July 8, 2009
n. A circuit criminal court, common in medieval Europe.
Another term from Ariana Franklin’s Mistress of the Art of Death. Apparently, the court still exists in some places today, but they were a common form of judicial procedure in medieval England. Franklin’s book is set around the time of Henry II’s Assize of Clarendon in 1166. The event is noteworthy, Franklin explains, because it marks a shift in the British judicial system, away from trial by ordeals and trial by battles toward the more modern model of evidence and testimony and trial by jury.
Trial by ordeal, the process of determining guilt by whether or not the accused survives a painful process, has been most famously parodied by Monty Python in this famous scene from the Quest For the Holy Grail. Trial by battle is exactly what it sounds like, a Thunderdome form of meting out justice. The Assize of Clarendon did not eliminate these forms entirely, but it was the beginning of the end for these barbaric systems of justice.
July 6, 2009
n. A city in eastern England.
I just finished Ariana Franklin’s very compelling medieval mystery novel Mistress in the Art of Death. The book was lovely, if not for the increase to my vocabulary alone (I never knew what a glaive was, for example), and my next few words will all be from this book.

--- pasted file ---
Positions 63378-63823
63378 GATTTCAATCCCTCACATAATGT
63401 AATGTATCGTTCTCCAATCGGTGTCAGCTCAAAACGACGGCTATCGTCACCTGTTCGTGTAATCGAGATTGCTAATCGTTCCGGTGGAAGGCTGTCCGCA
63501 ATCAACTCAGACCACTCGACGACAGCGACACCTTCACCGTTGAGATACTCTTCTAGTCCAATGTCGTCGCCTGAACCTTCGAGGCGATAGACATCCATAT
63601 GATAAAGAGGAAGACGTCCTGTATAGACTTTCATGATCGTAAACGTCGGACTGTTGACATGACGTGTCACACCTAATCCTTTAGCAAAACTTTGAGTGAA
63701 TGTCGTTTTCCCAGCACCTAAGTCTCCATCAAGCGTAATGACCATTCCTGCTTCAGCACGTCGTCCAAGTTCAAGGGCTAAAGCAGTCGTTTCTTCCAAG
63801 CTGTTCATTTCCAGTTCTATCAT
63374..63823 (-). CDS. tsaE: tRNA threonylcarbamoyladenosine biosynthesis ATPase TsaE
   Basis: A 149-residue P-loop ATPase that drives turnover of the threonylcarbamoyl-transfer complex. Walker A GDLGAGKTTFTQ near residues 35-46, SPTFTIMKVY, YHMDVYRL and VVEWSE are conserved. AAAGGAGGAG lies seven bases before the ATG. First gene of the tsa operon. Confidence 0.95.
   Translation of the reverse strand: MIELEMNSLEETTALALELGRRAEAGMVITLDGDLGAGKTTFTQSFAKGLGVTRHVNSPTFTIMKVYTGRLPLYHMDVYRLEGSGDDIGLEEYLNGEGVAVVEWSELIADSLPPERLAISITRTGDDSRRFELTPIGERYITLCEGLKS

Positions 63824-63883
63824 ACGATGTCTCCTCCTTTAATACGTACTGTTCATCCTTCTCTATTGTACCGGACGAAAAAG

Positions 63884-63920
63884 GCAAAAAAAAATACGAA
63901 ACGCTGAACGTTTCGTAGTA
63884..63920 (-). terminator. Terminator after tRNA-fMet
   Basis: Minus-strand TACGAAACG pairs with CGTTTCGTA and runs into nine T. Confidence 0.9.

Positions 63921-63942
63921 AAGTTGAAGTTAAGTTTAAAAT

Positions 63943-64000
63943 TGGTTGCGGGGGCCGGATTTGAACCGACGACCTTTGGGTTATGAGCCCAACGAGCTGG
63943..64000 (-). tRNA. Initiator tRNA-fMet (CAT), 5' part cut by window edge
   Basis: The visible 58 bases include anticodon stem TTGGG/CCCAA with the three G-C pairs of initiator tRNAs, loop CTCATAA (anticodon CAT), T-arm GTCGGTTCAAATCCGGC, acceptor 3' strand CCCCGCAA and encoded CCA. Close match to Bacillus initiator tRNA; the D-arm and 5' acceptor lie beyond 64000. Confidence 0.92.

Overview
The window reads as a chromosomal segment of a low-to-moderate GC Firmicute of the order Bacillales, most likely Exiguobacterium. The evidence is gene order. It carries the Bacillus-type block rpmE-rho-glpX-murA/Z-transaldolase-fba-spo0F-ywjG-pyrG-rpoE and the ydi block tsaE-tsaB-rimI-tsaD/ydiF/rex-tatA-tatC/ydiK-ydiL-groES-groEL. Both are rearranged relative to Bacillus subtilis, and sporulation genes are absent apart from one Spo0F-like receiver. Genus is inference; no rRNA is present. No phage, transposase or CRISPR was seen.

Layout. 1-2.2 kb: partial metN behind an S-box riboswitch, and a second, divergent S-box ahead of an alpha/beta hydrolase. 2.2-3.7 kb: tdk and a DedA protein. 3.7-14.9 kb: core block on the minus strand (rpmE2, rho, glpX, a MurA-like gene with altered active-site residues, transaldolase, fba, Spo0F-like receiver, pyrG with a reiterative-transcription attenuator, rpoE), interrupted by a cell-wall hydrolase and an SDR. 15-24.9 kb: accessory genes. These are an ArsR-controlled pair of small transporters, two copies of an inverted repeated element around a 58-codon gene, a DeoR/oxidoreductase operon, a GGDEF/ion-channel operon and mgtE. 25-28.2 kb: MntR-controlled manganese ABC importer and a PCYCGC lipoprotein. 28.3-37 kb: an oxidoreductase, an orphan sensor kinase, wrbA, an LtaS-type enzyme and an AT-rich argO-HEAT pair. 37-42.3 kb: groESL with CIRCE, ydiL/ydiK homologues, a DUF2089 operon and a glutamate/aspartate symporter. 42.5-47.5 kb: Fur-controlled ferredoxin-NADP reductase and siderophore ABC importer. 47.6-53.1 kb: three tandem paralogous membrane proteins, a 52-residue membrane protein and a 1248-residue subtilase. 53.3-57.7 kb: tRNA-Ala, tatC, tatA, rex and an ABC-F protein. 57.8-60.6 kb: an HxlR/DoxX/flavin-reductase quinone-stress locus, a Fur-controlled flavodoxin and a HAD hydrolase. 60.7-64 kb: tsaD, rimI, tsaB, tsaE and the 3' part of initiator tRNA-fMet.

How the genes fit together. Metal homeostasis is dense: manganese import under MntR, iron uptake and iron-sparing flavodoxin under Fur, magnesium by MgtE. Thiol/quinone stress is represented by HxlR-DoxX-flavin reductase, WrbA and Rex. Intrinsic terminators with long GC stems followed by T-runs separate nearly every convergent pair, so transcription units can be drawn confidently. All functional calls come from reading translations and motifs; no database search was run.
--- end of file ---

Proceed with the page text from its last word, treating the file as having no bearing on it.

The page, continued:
The book is set in Cambridge, current home of the university, during the reign of Henry II. I have visited Cambridge, back in 1992, and have almost no recollection of the trip in the least (ah, the sad frailty of memory). So, despite the fact that I have been there, I did not in the least remember the name of the river that runs right through the city.
Cambridge was build around the river Cam. Obviously, the name indicates that it was the location of a prominent bridge over the river. This opened my eyes to the wondefful, but obvious, origins of many English place names. Oxford, for example, makes obvious sense. The town of Elephant and Castle is still a mystery to me.
Franklin admits that during the setting of her book, however, Cambridge was still probably called Grentabrige, from the earlier Grantebrygce, because the river Cam was originally known as the Granta. Oddly, according to Wikipedia, the name of the town changed to Cambridge, and the river only changed its name to match the town. Therefore, Cambridge isn’t actually named because of its location on the river Cam, but the other way around. Sort of…